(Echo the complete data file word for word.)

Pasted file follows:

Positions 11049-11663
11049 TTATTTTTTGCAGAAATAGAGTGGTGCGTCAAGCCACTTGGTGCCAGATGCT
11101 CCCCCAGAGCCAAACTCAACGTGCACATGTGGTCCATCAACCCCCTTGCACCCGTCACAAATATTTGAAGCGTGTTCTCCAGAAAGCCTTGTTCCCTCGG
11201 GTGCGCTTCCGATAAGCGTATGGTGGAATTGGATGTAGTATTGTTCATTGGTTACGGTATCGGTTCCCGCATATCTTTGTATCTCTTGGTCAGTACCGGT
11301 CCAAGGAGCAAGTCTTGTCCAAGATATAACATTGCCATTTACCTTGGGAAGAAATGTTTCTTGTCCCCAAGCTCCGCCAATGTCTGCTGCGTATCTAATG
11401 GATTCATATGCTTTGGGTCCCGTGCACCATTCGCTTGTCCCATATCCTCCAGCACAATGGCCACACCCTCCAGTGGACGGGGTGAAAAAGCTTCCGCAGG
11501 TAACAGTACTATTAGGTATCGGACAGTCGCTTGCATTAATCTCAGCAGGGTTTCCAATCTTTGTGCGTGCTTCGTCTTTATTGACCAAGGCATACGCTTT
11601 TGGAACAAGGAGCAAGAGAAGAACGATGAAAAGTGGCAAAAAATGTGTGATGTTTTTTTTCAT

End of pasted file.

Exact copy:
Positions 11049-11663
11049 TTATTTTTTGCAGAAATAGAGTGGTGCGTCAAGCCACTTGGTGCCAGATGCT
11101 CCCCCAGAGCCAAACTCAACGTGCACATGTGGTCCATCAACCCCCTTGCACCCGTCACAAATATTTGAAGCGTGTTCTCCAGAAAGCCTTGTTCCCTCGG
11201 GTGCGCTTCCGATAAGCGTATGGTGGAATTGGATGTAGTATTGTTCATTGGTTACGGTATCGGTTCCCGCATATCTTTGTATCTCTTGGTCAGTACCGGT
11301 CCAAGGAGCAAGTCTTGTCCAAGATATAACATTGCCATTTACCTTGGGAAGAAATGTTTCTTGTCCCCAAGCTCCGCCAATGTCTGCTGCGTATCTAATG
11401 GATTCATATGCTTTGGGTCCCGTGCACCATTCGCTTGTCCCATATCCTCCAGCACAATGGCCACACCCTCCAGTGGACGGGGTGAAAAAGCTTCCGCAGG
11501 TAACAGTACTATTAGGTATCGGACAGTCGCTTGCATTAATCTCAGCAGGGTTTCCAATCTTTGTGCGTGCTTCGTCTTTATTGACCAAGGCATACGCTTT
11601 TGGAACAAGGAGCAAGAGAAGAACGATGAAAAGTGGCAAAAAATGTGTGATGTTTTTTTTCAT